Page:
Tuesday, 5 August 2008

Celebrating children's right to play - as long as they're wrapped in cotton wool

Today is Playday 2008, an annual celebration of children's right to play, and it will be marked locally with a programme of play events free for all children at Hove Park from 10am (courtesy of the council) - one of thousands of locally organised events for children, young people and communities taking place across the UK this summer. Similar events, boasting games, art, fun and even music and drama performances, are happening at Queen's Park every Friday until August 22nd, also from 10am.

Organised events like these are great: lots of fun for kids and a breath of summer holiday fresh air for parents too. I'll certainly be taking my little boy, and taking my hat off to the council for organising the sessions (though I wonder why they have missed out swathes of children and families in Moulsecoomb and Whitehawk from their provision...)

But far more shocking than the fact that Brighton and Hove Tories don't like providing services in the more deprived areas of the city (hardly news) is a major new study by Play England, released to coincide with Playday, which found that children's development is suffering from their being denied the chance to play outdoors and without adult supervision.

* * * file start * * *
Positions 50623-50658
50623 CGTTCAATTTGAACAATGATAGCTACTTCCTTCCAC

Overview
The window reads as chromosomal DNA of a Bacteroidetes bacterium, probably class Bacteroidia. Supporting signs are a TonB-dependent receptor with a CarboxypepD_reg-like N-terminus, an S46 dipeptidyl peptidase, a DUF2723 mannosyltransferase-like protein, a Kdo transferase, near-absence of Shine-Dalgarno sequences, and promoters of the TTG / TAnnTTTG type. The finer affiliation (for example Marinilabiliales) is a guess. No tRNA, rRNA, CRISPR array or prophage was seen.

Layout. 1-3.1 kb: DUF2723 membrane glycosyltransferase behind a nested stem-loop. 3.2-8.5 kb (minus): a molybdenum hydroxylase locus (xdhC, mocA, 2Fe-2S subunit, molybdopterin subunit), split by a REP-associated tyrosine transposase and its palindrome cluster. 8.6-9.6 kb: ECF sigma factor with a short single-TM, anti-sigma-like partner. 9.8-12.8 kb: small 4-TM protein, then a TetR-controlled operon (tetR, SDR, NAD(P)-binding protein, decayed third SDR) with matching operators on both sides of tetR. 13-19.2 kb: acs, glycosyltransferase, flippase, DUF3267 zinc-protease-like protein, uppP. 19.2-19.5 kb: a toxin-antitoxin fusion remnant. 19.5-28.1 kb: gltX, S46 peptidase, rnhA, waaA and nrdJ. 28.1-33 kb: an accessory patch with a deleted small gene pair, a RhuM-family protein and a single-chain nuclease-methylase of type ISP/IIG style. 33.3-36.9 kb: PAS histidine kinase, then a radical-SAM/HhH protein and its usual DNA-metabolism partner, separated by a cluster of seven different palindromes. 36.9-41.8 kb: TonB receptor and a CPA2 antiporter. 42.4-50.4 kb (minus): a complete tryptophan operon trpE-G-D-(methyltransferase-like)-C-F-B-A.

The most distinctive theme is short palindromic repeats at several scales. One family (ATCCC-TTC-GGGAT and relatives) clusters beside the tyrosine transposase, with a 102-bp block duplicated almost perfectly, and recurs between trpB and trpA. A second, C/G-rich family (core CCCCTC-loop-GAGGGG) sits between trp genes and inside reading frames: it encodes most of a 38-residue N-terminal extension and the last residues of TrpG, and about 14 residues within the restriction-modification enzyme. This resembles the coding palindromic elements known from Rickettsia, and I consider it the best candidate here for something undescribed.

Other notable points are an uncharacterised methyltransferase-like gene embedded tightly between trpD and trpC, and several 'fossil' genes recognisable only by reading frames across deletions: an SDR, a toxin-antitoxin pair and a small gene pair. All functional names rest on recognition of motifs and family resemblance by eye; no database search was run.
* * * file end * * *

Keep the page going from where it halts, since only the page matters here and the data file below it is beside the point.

The study found that half of all children have been stopped from climbing trees, 21 per cent have been banned from playing conkers and 17 per cent have been told they cannot take part in games of tag or chase. Some parents are going to such extreme lengths to protect their children from danger that they have even said no to hide-and-seek.

Of course, there are all sorts of dangers out there now which make it difficult for parents to give their children the freedom they need, but we have to get these into perspective, for our kids' sake.

Yes, some children are abused - physically or psychologically, and sometimes even sexually. Of course this is inexcusable, and we should never increase the risks of our children falling victim. But the tragic truth is that these terrible crimes are usually carried out by a child's parents themselves, or a church leader or someone else known to the child. Most children who are abducted are taken by a parent or relative. In reality, stranger danger is overstated.

When it comes to the safety of the games children play if left alone, again, the figures show we've been getting a little wrong. Last year, almost three times as many children were admitted to hospital after falling out of bed as those who had fallen from a tree. Both of these figures were overshadowed by the numbers treated for obesity brought on by an increasingly sedentary lifestyle.

But there is one area in which the risk faced by unsupervised children, especially in urban areas, has increased dramatically: the risk of being hit and injured or killed by a car.

I think we should be doing something about that, and not keeping our children indoors: campaigning for better road safety measures and slower speed limits and, when we're behind the wheel of a car, slowing down and paying more attention. Twenty is plenty, and I think Brighton and Hove should follow Portsmouth's example and reduce all urban speed limits to 20 MPH, with the exception of major routes into and out of the city. The bottom line is speed kills, and reducing speed will mean fewer children die on our roads.

Now that really would be a step forward in terms of delivering children the right to play.

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